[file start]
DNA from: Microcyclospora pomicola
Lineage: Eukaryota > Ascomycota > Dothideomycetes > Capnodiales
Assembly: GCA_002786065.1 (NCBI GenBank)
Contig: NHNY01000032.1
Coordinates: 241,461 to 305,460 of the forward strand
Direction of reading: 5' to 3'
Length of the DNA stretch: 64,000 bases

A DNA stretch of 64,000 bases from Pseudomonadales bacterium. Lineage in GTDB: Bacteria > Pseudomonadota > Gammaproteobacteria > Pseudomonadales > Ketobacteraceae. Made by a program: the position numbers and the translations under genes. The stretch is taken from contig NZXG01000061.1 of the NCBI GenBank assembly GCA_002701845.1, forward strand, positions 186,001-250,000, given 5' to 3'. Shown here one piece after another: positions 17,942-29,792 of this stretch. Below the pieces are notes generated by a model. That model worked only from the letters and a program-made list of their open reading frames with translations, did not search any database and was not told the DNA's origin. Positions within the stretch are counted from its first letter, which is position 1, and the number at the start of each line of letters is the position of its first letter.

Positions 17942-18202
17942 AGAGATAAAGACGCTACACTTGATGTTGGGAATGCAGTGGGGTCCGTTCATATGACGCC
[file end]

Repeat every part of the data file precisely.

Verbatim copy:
DNA from: Microcyclospora pomicola
Lineage: Eukaryota > Ascomycota > Dothideomycetes > Capnodiales
Assembly: GCA_002786065.1 (NCBI GenBank)
Contig: NHNY01000032.1
Coordinates: 241,461 to 305,460 of the forward strand
Direction of reading: 5' to 3'
Length of the DNA stretch: 64,000 bases

A DNA stretch of 64,000 bases from Pseudomonadales bacterium. Lineage in GTDB: Bacteria > Pseudomonadota > Gammaproteobacteria > Pseudomonadales > Ketobacteraceae. Made by a program: the position numbers and the translations under genes. The stretch is taken from contig NZXG01000061.1 of the NCBI GenBank assembly GCA_002701845.1, forward strand, positions 186,001-250,000, given 5' to 3'. Shown here one piece after another: positions 17,942-29,792 of this stretch. Below the pieces are notes generated by a model. That model worked only from the letters and a program-made list of their open reading frames with translations, did not search any database and was not told the DNA's origin. Positions within the stretch are counted from its first letter, which is position 1, and the number at the start of each line of letters is the position of its first letter.

Positions 17942-18202
17942 AGAGATAAAGACGCTACACTTGATGTTGGGAATGCAGTGGGGTCCGTTCATATGACGCC